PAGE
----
One Sunday, my father woke me up early, so that we could catch the early morning light. All these decades later, it sticks with me, his telling me that pre- and immediately post-dawn light is the best of the day. (Part of the reason I'm thinking about the outhouse project, in fact, is that I had to rise much, much earlier than usual today, in order to get to Columbus for an appointment, and so I did my favorite mid-Ohio drive just before, during, and just after sunrise--which was something of a revelation for this resolutely nocturnal person; I'm almost convinced that I should make some stringent efforts to rise before the sun, at least occasionally, if I want to see my world at its loveliest.) We packed the big camera bag with the old Nikon F2, with the flash, the light meter, and all the lenses, into the Oldsmobile and drove south, heading toward the Ohio River.
That Sunday morning was my first experience with taking a drive that was all about the drive, not about pushing swiftly and efficiently to some destination. We meandered, and when we saw something for which we wanted to stop, we stopped. We did all manner of trespassing, my father and I; presumably, he was ready to do the defending and explaining if anyone confronted us about why we were walking around his or her abandoned and dilapidated outhouse at 6:45 a.m. Can you picture the scene? A man in his mid-30s walks around with a ten-year-old not-yet-Dr. S, showing her how to use a light meter, showing her how to hold the camera, showing her how to focus in more senses than one. How to look for architectural details. How to find the best color combinations. How to see why a ruin might matter. How to see.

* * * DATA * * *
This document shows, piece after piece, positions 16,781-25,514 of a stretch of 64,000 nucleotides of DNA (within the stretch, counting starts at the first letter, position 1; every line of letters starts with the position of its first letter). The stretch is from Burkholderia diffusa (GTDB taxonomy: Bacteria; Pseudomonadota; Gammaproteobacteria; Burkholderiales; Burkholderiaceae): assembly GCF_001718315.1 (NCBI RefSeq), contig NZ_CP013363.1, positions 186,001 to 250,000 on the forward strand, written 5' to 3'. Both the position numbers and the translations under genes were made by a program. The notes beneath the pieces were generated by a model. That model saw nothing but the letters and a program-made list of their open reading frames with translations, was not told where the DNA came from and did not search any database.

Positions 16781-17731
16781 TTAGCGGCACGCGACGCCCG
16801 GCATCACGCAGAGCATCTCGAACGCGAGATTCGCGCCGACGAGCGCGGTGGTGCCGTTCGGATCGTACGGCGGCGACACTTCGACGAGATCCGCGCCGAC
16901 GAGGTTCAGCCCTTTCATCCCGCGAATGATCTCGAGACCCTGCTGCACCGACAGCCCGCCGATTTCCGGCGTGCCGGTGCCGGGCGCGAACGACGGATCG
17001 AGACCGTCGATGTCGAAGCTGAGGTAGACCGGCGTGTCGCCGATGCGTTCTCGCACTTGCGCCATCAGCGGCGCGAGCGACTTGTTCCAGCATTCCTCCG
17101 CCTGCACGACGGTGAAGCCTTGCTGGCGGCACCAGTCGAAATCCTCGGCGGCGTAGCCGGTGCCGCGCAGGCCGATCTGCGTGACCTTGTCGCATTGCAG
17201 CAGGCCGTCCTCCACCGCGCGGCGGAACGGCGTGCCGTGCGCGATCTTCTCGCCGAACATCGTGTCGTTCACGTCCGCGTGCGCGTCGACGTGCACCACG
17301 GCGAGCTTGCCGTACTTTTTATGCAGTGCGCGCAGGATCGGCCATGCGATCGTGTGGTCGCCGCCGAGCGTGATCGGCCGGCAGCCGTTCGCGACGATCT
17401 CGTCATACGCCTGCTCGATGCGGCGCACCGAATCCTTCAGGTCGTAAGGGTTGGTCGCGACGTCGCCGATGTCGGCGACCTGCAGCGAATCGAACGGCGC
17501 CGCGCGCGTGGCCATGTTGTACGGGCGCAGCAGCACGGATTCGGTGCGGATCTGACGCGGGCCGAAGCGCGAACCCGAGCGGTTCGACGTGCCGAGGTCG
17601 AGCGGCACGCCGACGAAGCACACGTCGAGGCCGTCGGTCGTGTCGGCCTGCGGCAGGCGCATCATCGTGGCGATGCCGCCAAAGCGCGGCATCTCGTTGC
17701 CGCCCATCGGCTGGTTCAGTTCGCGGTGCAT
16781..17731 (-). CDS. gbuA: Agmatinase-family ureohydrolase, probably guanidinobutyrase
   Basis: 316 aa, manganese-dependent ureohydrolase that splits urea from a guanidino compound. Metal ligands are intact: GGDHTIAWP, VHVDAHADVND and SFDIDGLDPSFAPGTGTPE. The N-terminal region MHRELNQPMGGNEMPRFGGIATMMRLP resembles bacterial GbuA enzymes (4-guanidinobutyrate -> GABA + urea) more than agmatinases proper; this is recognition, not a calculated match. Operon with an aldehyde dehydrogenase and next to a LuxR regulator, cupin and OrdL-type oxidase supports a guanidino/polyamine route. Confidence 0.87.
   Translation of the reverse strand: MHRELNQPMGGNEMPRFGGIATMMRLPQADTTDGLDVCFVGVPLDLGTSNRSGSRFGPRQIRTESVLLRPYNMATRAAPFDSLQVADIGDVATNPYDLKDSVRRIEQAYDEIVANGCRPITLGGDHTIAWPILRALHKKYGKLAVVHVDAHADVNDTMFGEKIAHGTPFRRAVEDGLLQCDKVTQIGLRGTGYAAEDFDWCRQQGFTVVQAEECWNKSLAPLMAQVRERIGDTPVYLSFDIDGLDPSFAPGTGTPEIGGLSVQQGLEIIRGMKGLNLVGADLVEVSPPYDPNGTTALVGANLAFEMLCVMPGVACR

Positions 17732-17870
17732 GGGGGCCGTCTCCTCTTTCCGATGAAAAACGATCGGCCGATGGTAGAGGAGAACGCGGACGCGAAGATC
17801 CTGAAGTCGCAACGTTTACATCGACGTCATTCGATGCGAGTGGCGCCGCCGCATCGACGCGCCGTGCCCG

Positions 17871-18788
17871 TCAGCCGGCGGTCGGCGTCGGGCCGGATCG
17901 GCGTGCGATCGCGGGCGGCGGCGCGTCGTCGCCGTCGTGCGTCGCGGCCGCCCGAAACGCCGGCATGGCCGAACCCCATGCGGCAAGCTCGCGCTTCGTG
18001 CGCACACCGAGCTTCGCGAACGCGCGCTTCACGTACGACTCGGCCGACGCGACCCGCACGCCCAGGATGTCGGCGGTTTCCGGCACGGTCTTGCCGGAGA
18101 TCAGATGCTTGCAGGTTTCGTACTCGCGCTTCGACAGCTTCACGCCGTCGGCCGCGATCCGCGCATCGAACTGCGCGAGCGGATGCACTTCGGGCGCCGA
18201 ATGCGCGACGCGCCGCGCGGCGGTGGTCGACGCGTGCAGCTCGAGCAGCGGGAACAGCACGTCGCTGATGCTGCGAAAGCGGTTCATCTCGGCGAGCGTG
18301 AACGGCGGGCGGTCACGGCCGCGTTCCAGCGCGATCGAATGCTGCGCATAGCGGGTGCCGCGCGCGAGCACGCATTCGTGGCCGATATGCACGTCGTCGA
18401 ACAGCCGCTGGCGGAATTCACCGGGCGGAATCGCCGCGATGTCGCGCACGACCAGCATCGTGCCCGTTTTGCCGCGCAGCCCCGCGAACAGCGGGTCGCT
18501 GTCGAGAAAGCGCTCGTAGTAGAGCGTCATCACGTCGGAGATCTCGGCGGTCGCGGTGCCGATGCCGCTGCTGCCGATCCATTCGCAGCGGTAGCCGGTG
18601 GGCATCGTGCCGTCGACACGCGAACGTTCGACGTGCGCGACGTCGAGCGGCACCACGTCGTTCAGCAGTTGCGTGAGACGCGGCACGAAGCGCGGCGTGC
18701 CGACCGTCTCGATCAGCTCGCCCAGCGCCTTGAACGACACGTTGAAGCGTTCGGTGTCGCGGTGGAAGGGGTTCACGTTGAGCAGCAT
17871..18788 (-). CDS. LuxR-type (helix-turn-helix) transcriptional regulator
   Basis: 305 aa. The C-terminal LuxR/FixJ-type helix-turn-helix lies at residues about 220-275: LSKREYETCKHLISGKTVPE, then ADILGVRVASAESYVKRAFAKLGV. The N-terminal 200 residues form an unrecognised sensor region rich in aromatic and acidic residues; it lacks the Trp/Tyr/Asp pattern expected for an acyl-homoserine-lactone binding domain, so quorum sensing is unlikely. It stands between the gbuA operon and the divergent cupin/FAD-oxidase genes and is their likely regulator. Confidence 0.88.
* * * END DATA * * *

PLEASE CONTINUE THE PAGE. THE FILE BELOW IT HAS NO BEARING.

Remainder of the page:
I've just had to take a break from writing in order to retrieve this computer's power source, and all the way from one floor of the house to the other, all the way through my little retrieval sweep and return to my perch here in the upstairs, I fell into wave after wave of realization. Through their artistic practice--my mother's quilting, about which you know; my father's photography and mechanical designs and inventions--I learned about how to learn to see, how to see needful things, how to watch patterns and workings quietly, waiting to see what they'll reveal about themselves. How to know that there is a life in objects, and a story. How to see that story does not require words. How to see that seeing does not always require story, though it may lead to implying it.